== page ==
It’s hard to imagine the act of listening without the use of the human ear. However, for Lebanese electronic composer Tarek Atoui, listening is an act that engages far more of our perceptual capabilities than simply hearing sound. In fact, Atoui has developed an art practice around composing and performing sound that can be appreciated by a hearing-impaired audience, drawing on an understanding of multimodal listening abilities including gesture, visuality, tactility, and the space in which sound is performed. Atoui presented and performed these ideas at the Curtis R. Priem Experimental Media and Performing Arts Center (EMPAC) recently.
WITHIN 2 is the second installation of a project that began at the Sharjah Biennial in 2011 and continued in work undertaken at the Al Amal School for the Deaf. Since then, Atoui has continued to research systems of sonic architecture, in particular Hansel Bauman’s DeafSpace, in which social environments are reconfigured to reduce inherent sonic bias and enhance visuality.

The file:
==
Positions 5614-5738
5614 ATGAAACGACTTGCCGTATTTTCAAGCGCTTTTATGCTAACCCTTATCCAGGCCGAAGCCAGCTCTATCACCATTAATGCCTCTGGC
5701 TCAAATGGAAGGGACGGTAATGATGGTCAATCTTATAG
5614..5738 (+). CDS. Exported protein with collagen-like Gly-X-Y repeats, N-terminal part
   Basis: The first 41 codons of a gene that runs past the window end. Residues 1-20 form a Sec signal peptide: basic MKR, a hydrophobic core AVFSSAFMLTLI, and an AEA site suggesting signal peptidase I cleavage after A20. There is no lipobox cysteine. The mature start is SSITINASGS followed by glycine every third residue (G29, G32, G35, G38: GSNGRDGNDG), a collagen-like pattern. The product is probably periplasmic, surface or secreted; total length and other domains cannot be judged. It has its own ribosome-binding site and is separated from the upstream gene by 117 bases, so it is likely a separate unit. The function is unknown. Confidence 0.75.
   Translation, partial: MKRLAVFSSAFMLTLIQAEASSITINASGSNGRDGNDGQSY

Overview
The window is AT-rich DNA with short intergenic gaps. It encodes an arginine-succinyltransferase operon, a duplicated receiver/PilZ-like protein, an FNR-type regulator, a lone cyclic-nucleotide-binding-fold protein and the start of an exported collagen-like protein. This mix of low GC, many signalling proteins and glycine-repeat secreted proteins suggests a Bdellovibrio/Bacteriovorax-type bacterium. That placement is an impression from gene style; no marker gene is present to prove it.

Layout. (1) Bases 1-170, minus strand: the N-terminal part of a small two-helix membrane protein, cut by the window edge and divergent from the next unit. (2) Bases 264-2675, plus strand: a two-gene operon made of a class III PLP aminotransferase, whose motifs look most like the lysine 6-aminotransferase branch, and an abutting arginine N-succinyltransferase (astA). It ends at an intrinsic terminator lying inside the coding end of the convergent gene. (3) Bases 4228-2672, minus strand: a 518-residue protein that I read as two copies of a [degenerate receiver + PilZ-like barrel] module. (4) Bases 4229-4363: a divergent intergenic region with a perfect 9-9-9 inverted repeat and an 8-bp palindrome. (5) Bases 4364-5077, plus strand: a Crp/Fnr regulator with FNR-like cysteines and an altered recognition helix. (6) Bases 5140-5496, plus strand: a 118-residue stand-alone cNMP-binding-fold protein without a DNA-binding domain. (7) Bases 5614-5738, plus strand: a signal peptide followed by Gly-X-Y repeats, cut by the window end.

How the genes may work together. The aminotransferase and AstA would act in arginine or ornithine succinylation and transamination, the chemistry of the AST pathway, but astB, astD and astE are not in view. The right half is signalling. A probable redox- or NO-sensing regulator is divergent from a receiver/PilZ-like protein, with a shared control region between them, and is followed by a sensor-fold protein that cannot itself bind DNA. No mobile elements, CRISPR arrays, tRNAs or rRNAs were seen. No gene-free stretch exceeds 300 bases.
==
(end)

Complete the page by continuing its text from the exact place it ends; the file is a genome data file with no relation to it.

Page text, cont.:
Atoui will be working with music professor Pauline Oliveros and her class on a season-long project to design and develop new instruments for hearing-impaired performance. WITHIN 2 will function as a workshop exploring the preliminary ideas of this project, as well as a performance of Atoui’s many techniques thus far.
Born in Beirut, Lebanon, and currently based in Paris, France, Atoui is known for designing his own electronic instruments, often an extensive circuitry of knobs and switches that requires a manic, gestural performance style. The Metastable Circuit is one of his most sophisticated creations, consisting of four tables with controls capable of triggering 250,000 sounds.
Similarly, his piece “Un-drum,” inspired by his arrest and torture during the 2006 Lebanon War, is characteristic of this interfacing between the machine and human body.